I got this great present for Christmas - my mom and I both have copies of 660 Curries and I was lamenting just before the holidays that I wanted to cook more things from it, but I never have the right spices on hand (or enough cash in hand to stock up). So my parents made a list of all the spices I could need, went to Penzey's and stocked up for me. It was a truly inspired gift.
Anyway, this gift was given to me on condition that I start cooking more of the curries, so over the last month, Dan and I have been cooking our way through the book, trying at least five new curries since we got back early this month. All the recipes have been delicious (with one notable exception, where I somehow went awry with the salt, but we won't get into that), but the most interesting thing has been getting more familiar with the taste of all the spices and how they fit together.
Last night we found ourselves in a bare-cupboard situation and I decided to make our traditional bare-cupboard dinner of lentil stew. We did, luckily, have beautiful vegetables that arrived in our Boston Organics box yesterday, so I threw in a few of them and let myself be sort of inspired by a recipe in the Curry Book. I didn't follow the recipe completely, as I didn't think to consult a recipe until after I started the lentils.
The result was a very delicious spicy, curry-y lentil stew which stood on its own and satisfied both of our very hungry stomachs with aplomb.
So far, I've used prepared spice mixes for most of the curries (I have three different garam masalas that I've been using), but I think this weekend I'll be spending some time making my own ginger paste, grinding up some of my own spice mixes, and maybe even making some spiced tomato sauce, so that I can actually sample the precise flavor profile of some of these recipes. I used to be so intimidated by cooking curry, but this book makes it totally manageable. If you're at all remotely inclined to cook curry, buy this book.
Spicy Indian/American Lentil Stew
Inspired by Five-Lentil Stew with cumin and cayenne - Panchmela Dal in 660 Curries by Raghavan IyerI call it Indian/American because I started off with the onion/carrot/celery combination that I would use to start any old American soup or stew, but ended with an Indian-inspired spice profile. I say spicy because I added cayenne twice. I'm not sure that was necessary. Feel free to dial it back to 1/8 t both times or just 1/4 t in the butter sauce at the end.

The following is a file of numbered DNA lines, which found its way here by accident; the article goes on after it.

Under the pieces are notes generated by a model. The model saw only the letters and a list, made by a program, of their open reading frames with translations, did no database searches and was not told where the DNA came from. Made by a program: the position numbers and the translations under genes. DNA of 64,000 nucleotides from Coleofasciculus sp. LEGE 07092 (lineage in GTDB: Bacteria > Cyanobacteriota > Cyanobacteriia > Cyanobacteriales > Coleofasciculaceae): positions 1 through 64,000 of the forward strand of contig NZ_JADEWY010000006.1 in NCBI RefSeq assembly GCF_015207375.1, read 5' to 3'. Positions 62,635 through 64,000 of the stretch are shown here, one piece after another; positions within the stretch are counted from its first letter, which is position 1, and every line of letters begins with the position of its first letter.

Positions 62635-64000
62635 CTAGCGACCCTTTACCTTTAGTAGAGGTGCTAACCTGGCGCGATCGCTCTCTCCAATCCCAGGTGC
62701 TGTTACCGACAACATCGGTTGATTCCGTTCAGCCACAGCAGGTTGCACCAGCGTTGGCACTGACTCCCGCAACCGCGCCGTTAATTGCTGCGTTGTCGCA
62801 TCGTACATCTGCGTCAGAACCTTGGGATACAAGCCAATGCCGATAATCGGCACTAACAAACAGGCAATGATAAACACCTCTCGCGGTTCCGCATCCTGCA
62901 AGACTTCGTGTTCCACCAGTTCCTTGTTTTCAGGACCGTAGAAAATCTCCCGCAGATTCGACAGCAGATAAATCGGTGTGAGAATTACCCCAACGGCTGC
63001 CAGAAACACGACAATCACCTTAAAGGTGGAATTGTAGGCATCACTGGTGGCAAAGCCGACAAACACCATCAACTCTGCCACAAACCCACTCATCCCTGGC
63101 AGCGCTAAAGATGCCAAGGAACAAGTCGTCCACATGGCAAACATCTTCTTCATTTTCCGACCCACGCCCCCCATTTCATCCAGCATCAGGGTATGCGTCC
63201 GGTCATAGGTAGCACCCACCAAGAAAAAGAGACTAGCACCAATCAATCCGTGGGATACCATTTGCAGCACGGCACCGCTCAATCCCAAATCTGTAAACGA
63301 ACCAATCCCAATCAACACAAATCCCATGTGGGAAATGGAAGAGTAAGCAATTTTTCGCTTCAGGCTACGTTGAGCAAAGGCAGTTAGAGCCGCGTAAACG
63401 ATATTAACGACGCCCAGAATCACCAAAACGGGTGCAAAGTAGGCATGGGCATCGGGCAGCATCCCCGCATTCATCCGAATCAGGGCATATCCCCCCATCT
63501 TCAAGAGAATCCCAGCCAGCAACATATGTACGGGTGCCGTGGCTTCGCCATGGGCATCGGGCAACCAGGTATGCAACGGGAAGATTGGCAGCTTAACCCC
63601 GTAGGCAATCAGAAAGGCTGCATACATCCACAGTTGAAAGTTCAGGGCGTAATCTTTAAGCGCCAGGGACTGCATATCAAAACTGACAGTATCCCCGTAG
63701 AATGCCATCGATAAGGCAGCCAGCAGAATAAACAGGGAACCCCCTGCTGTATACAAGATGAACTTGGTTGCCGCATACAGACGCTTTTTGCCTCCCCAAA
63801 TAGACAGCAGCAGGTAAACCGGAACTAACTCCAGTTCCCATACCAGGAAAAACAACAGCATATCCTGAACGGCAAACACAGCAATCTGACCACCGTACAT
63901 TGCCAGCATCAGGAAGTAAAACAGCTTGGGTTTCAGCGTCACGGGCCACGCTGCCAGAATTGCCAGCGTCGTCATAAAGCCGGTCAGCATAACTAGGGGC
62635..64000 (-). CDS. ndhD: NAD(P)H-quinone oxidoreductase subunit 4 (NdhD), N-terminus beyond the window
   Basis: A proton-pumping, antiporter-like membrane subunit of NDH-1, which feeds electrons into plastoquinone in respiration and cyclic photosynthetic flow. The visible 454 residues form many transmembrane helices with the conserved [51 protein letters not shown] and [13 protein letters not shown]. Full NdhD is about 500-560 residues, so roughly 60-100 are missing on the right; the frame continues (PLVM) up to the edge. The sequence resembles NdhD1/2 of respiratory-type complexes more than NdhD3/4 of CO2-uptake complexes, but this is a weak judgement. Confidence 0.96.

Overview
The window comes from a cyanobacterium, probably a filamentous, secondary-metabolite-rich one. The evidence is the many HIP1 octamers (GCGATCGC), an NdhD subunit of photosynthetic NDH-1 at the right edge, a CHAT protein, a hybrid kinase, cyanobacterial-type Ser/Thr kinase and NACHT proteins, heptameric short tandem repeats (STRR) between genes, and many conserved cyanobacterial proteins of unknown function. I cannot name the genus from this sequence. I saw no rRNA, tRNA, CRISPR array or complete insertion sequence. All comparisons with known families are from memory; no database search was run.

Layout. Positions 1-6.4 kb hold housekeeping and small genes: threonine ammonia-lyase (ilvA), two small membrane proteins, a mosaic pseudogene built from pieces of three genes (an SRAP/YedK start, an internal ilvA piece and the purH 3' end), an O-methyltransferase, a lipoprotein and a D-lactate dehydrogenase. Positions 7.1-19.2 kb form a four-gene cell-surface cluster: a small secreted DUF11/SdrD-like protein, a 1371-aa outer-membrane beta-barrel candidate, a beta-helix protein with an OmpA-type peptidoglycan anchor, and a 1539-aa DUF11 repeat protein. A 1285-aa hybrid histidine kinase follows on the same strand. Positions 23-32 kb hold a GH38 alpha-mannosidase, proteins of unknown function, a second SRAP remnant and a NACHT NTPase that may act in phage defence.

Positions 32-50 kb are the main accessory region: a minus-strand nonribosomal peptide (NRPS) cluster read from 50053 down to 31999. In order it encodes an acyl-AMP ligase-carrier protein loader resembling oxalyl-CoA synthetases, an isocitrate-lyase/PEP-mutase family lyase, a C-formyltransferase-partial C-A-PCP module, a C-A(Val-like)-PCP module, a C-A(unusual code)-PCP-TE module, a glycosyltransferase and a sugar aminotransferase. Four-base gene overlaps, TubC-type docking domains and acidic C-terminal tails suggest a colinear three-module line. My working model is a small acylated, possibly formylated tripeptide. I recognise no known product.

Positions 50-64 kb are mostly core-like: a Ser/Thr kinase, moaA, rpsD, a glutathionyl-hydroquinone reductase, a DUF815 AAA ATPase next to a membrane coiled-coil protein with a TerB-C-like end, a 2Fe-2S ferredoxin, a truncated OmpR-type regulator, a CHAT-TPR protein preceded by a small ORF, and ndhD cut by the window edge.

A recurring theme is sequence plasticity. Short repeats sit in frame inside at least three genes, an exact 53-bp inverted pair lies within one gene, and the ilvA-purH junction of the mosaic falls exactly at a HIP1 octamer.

For the lentils
- 1 small red onion, chopped finely
- 1 stalk celery, chopped finely
- 2 carrots, peeled and cut into 3/4 inch chunks
- about a cup of dried lentils
- 4 cups chicken broth
- 1/2 t ground turmeric
- 1 t grated fresh ginger
- 1/4 t cayenne pepper
- salt to taste
- 4 fingerling (or 1 large) potatoes (I used purple ones!)
- 2 T butter (ghee if you have it)
- 2 dried bay leaves
- 1 t garam masala (I used the garam masala I bought at Christina's)
- 1 t cumin seeds
- 1/4 t cayenne pepper
- Heatsome olive oil in a Dutch oven. When it's shimmering, add the onion, celery, and carrots. Saute until vegetables soften.
- Add the lentils (washed and picked over) and broth to the vegetables and bring to a boil.
- Stir in a little salt, the turmeric, ginger and cayenne.
- Reduce heat, cover and let simmer for about 30 minutes.
- When the liquid is mostly absorbed and the lentils are mostly softened, start the baghaar.
- Melt 2 T butter (or ghee) in a small skillet.
- Add cumin seeds, bay leaves, garam masala, and cayenne pepper.
- Reduce heat to medium and stir while the spices sizzle. When the cumin seeds turn dark reddish brown and start to smell toasty, remove from the heat. (Be very careful - it is EASY to burn the spices, which causes an unholy stink. Trust me.)
- Stir this mixture into lentils, add salt to taste and serve.